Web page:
The Court Desperately Needs a Populist Justice
I’m as transparent a candidate as you’ll find. I never do things halfway. I’m not a politician disguised as an attorney. And I’ve spent my entire career representing common citizens. The combination of these traits should be highly reassuring to voters.
You’ll often see the title “King of Lemon Laws” behind my name. I’m best known for my work in Lemon Law litigation, having successfully represented consumers in thousands of cases. I’ve won some of the biggest jury verdicts and lemon law settlements in the nation.
Google my name and you’ll also see I’ve written two books. Bring on Goliath: Lemon Law Justice in America came out in 2003. The cover sleeve reads:
Armed with laws, his most powerful weapon turns out to be his undying determination to fight for justice. Megna is a David crusading against one of the largest Goliaths ever. His winning record will make you stand and cheer.
Cars columnist for The Washington Post, Warren Brown, said it was “simply the best book I have ever read on consumer justice in the matter of gaining compensation for cars that just don’t work.” Ed Henry, former automotive editor of Kiplinger’s Personal Finance, critiqued it by saying it exposed “a greedy grab for profits at the expense of consumers like none I have read in more than 20 years of automotive reporting.”
It was an honor to find out recently that, in his 2012 book Economic Morality and Jewish Law, the late Rabbi Dr. Aaron Levine analyzed and adopted principles and legal concepts that I put forth in Bring on Goliath. Dr. Levine is considered to be the world’s foremost authority on the relationship between Orthodox Jewish teachings and modern economic thought.
Three years after my first book I wrote a second book, this one satirical in nature called Lap Dancers Don’t Take Checks: The Truth about Law, Lawyers and Other Trivialities. The Washington Post called it “An irreverent look at the law and lawyers.” This book was written to be an entertaining, educational eye opener about all things legal.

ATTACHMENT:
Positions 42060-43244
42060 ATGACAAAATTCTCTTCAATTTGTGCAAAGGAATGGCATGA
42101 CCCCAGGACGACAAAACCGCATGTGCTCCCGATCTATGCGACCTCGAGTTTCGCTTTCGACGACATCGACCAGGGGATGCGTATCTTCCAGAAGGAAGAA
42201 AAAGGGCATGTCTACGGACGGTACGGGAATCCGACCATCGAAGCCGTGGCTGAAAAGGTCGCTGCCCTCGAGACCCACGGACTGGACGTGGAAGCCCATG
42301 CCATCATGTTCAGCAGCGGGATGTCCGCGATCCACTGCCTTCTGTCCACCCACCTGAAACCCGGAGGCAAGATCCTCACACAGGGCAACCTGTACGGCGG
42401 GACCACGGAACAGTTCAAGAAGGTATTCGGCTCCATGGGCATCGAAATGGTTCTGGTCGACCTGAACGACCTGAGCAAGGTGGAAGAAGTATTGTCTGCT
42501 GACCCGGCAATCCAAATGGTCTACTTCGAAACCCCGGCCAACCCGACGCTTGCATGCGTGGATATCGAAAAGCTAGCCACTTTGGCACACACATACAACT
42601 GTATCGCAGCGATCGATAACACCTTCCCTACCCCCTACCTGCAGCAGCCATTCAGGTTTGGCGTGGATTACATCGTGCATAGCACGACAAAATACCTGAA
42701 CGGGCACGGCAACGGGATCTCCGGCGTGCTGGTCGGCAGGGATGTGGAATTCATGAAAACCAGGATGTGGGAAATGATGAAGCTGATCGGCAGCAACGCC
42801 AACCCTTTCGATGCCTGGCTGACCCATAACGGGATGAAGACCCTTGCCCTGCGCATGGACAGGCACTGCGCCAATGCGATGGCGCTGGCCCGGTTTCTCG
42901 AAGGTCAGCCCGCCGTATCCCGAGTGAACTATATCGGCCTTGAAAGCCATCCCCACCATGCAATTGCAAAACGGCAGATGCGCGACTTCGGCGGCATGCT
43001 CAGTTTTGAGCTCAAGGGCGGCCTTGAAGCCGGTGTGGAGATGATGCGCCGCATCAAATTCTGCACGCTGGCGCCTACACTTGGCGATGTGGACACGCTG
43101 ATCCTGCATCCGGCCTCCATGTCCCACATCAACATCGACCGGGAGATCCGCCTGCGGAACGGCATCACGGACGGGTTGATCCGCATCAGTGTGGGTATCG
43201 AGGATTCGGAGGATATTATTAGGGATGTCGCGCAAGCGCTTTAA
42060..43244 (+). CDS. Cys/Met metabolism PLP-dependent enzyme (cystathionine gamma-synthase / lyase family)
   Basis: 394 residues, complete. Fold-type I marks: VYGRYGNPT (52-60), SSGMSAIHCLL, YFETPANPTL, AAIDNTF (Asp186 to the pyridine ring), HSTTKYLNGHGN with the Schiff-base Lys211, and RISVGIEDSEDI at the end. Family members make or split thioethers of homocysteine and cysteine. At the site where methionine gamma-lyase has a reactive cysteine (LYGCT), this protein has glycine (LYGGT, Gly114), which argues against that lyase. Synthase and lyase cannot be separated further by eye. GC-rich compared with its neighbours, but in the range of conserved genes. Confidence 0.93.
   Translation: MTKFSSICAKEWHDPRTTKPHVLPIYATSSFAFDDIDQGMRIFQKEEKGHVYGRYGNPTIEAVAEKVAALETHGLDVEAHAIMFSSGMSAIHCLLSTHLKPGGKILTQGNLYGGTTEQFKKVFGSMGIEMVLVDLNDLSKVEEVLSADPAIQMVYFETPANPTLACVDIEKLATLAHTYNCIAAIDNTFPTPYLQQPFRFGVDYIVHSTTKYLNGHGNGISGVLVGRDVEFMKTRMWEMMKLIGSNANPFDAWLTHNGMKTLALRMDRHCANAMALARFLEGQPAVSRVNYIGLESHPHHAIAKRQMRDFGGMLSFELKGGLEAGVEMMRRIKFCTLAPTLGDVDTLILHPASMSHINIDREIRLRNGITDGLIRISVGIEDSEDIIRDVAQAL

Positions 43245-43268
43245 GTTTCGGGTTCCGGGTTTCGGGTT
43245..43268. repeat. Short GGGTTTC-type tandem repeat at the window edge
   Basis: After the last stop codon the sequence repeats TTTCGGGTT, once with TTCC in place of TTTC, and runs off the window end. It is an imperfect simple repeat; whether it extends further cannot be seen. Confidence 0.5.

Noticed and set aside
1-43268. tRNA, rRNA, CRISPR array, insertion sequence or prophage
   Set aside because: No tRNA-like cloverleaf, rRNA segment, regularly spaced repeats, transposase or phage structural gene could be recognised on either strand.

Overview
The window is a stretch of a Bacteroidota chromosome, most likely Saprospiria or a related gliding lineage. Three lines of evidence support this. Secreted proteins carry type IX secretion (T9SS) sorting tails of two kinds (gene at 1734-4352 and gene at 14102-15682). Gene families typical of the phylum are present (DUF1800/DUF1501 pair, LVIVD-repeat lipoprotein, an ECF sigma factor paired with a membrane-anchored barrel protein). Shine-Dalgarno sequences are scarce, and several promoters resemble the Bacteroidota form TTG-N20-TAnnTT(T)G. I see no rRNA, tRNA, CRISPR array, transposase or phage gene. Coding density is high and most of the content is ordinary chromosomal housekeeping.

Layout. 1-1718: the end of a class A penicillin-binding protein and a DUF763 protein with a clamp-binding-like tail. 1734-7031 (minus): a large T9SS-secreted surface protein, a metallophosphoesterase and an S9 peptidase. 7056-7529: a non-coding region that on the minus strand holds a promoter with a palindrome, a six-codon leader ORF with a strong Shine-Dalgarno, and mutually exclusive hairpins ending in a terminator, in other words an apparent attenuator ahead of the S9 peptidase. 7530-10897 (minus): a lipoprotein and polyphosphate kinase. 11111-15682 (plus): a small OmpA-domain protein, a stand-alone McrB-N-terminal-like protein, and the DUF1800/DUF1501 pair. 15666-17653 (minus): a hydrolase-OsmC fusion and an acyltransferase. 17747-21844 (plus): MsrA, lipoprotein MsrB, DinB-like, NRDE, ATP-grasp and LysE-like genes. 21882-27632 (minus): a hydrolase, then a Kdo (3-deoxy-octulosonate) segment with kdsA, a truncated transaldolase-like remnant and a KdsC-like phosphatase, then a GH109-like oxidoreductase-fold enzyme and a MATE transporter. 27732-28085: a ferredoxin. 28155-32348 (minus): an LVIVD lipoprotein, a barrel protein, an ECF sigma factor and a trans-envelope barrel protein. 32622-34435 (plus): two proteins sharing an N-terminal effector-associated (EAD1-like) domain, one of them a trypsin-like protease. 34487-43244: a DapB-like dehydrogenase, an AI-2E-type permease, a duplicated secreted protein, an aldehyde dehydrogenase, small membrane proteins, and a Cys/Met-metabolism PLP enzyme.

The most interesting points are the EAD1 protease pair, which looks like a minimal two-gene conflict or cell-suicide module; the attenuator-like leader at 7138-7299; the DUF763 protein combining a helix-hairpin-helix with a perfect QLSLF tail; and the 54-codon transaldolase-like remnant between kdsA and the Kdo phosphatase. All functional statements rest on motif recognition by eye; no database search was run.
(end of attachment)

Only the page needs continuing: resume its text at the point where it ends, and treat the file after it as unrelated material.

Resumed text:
Before practicing law, I pursued a career in music, which took me back and forth to Los Angeles for the better part of two decades where I worked with some of the finest songwriters and musicians of my generation.
In between the start and finish of my music career, I earned a law degree from Marquette University and practiced for a number of years in Milwaukee.
In the late 1980s I taught business law at the University of Wisconsin-Milwaukee and at Lakeland College in Sheboygan.
In 1990 I handled my first lemon law case. That’s when the passion began.
When the human sprit is broken by reckless politicians, people march, riot and burn the flag. I choose to make videos.
On January 20, 2011 I testified at a Senate hearing in Madison on a Robin Vos (R) sponsored bill aimed at destroying consumer protection in Wisconsin. Representative Vos drafted the bill in response to my “unauthorized repair” case, Kaskin v. John Lynch Chevrolet. Seventy people testified against the bill, two in favor – John and David Lynch. The bill passed.
Eleven months later, Governor Scott Walker signed into law the most destructive anti-consumer protection bill in Wisconsin history. With one swipe of the pen, 200 consumer laws were destroyed and more than 40 years of case law development was rendered moot. My first video was posted November 30, 2011 on YouTube.
I am as serious about this election for Wisconsin Supreme Court as I am about my consumer advocacy work. In fact, the latter feeds the former.